I hope some of the links up there give you some idea of the crazy notions we have in our heads and what we see as the nonexistent glass ceilings for Jacinta to work within!

I'll post photos of that lovely head next post. Very soon!

Tuesday, 15 October 2013


So it's October - how did that happen??

And it seems that October is International Down Syndrome Awareness Month. How fascinating. There are only 12 months in a year and Down syndrome gets one of them. (Along with about a dozen other things to be aware of, but it sounds pretty impressive!)

So this is interesting. Largely, for me, it is interesting because Down syndrome is something which people actually need to become aware of. For many years ladies have been checking their boobs for lumps and gentlemen have been fronting up to the doctor and presenting their rears for digital examination. In contrast, Down syndrome has changed. The early intervention and therapies available are showing that all over the planet there are extraordinary people emerging like butterflies from a chrysalis.

So I'm quite pleased that planetary awareness is being pointed at Down syndrome - even though I don't use that term any more!! Does anyone know who is in charge of nominating awareness months worldwide? Is there a schedule up on some planetary tea-room wall with different months set aside for different purposes? Is the rightful owner of the month drawn out of a hat? When calendars are printing up the next edition, who do they ring to find out whose month is whose? If you know, feel free to leave a comment in the comments!

And so how do I want to spend my October most effectively? We all know that I set very little store by the Down syndrome paradigm or by the expectations still held by many in the field of allied health in terms of what can be achieved by a child and then an adult who has "Down syndrome".  I don't like to use that term actually, because it just doesn't really relate to Jacinta at all. When I look at her I see a child who is just as bright as my other two. Her mobility is slightly delayed but if you take into account that she didn't get to start working on that really until she was about 5 months old, I think she's entitled to special consideration.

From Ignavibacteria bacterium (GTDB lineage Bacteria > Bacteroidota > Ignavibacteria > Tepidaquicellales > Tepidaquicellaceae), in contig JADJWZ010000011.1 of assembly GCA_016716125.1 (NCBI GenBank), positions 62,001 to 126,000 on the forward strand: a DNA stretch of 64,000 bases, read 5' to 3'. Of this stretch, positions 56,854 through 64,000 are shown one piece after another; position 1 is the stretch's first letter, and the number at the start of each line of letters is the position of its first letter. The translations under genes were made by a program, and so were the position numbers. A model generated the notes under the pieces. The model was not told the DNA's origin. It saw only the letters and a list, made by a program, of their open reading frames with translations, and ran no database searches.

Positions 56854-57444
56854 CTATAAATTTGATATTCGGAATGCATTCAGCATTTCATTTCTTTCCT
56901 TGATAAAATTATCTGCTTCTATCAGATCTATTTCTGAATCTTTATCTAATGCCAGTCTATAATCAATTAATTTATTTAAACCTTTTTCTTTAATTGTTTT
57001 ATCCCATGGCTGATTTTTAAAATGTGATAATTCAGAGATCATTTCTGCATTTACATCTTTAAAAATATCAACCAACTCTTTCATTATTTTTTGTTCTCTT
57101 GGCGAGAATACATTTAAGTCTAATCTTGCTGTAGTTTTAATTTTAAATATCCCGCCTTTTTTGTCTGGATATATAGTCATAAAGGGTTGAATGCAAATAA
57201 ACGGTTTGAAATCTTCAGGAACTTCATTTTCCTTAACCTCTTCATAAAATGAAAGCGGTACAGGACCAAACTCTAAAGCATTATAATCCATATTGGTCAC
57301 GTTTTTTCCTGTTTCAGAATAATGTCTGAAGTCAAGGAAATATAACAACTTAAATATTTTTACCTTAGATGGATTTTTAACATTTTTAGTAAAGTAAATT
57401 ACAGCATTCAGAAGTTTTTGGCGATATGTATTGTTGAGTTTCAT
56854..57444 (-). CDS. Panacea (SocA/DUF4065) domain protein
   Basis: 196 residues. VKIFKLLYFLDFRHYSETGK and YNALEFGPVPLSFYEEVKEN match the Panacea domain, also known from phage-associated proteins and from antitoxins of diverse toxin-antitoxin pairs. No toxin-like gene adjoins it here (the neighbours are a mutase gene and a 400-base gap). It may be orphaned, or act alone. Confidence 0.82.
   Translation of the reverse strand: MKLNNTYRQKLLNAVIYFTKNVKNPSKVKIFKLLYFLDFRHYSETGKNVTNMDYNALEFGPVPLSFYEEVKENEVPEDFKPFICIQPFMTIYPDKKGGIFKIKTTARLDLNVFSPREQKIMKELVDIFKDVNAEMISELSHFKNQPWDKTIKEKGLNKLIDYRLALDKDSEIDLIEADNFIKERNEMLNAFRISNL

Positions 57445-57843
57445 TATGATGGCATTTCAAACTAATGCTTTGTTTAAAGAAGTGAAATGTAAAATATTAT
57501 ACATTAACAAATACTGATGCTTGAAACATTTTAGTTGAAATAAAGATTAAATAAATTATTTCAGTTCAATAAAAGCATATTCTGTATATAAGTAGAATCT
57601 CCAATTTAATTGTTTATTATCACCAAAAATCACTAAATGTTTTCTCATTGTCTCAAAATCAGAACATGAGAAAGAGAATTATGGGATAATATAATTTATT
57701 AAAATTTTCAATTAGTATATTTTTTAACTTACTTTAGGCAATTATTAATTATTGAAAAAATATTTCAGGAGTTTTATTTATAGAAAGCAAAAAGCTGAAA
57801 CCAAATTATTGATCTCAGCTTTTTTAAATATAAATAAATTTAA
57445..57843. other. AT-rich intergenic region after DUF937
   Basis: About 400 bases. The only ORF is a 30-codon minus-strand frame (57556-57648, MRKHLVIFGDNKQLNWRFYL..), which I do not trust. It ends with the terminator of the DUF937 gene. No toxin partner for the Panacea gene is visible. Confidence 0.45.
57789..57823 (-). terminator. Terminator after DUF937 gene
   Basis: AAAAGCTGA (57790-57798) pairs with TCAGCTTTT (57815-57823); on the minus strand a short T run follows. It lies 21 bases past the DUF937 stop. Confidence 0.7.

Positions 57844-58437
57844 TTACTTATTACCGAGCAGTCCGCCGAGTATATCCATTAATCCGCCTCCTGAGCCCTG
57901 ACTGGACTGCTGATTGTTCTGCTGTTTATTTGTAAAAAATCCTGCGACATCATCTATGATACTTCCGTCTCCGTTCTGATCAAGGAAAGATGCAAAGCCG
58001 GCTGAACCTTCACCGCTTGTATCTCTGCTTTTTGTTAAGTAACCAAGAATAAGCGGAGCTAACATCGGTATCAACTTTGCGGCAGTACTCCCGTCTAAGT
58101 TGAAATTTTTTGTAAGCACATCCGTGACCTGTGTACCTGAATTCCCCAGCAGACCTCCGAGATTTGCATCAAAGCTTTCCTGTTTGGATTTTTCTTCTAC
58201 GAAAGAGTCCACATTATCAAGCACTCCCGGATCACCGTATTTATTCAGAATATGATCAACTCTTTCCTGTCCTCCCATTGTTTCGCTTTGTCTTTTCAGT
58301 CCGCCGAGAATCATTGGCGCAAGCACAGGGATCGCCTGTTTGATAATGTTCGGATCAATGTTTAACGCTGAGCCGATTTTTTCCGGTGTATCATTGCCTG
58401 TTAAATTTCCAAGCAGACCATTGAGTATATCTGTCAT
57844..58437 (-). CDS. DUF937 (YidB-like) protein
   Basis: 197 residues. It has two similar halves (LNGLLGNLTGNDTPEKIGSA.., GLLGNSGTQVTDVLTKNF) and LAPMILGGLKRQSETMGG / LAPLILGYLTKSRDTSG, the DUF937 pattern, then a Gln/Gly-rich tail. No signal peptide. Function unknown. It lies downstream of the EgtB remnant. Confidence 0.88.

Her language and manual dexterity are about average for her age. She's doing really well. There are a couple of tiny things in her facial expressions that my other two didn't do and her nose is still flatter than that of my other daughter who was also born with almond-shaped eyes. People certainly don't look at her and ask what's wrong. Either everyone in the world is really good at poker or they don't see anything amiss. There's nothing different about the vibe in conversation from my first interactions with my eldest and now. So I don't think that the Down syndrome descriptions are helpful in terms of things to expect and make people aware of. If it's a list of things to treat and look out for to resolve, then fine.

I think that awareness needs to lie in two areas. The first area is that of early intervention and expectations. It is becoming increasingly obvious that when you treat people like intelligent and able people they have the chance to reach for that standard but when you treat them as disabled simpletons they will only reach that far - unless they have a great deal of mettle and are able to disagree wholly on their own and make that difference on their own steam. This is happening, slowly.

Things such as "Michelle and David", a movie about a couple who get married and have to fight for their independent life; the court case where a young woman with Trisomy 21 is appointing other legal guardians because she doesn't want to go to the group home where her parents want her to be; Karen Gaffney being awarded an honorary PhD; Tim the restaurateur who serves breakfast, lunch and hugs; the man in Ireland (I think) who has earned an official figurehead title through his fundraising efforts, the young woman who made the video "Don't Limit Me"; and the list goes on, are all trailblazers who add weight to the idea that it is completely unknown what the limits are for someone who has Trisomy 21. In fact, when people with Trisomy 21 are getting married, having children, earning tertiary qualifications, starting businesses or holding down steady jobs, doesn't that make their limits as nonexistent as those of the person who lives next door who could also do any or none of these things?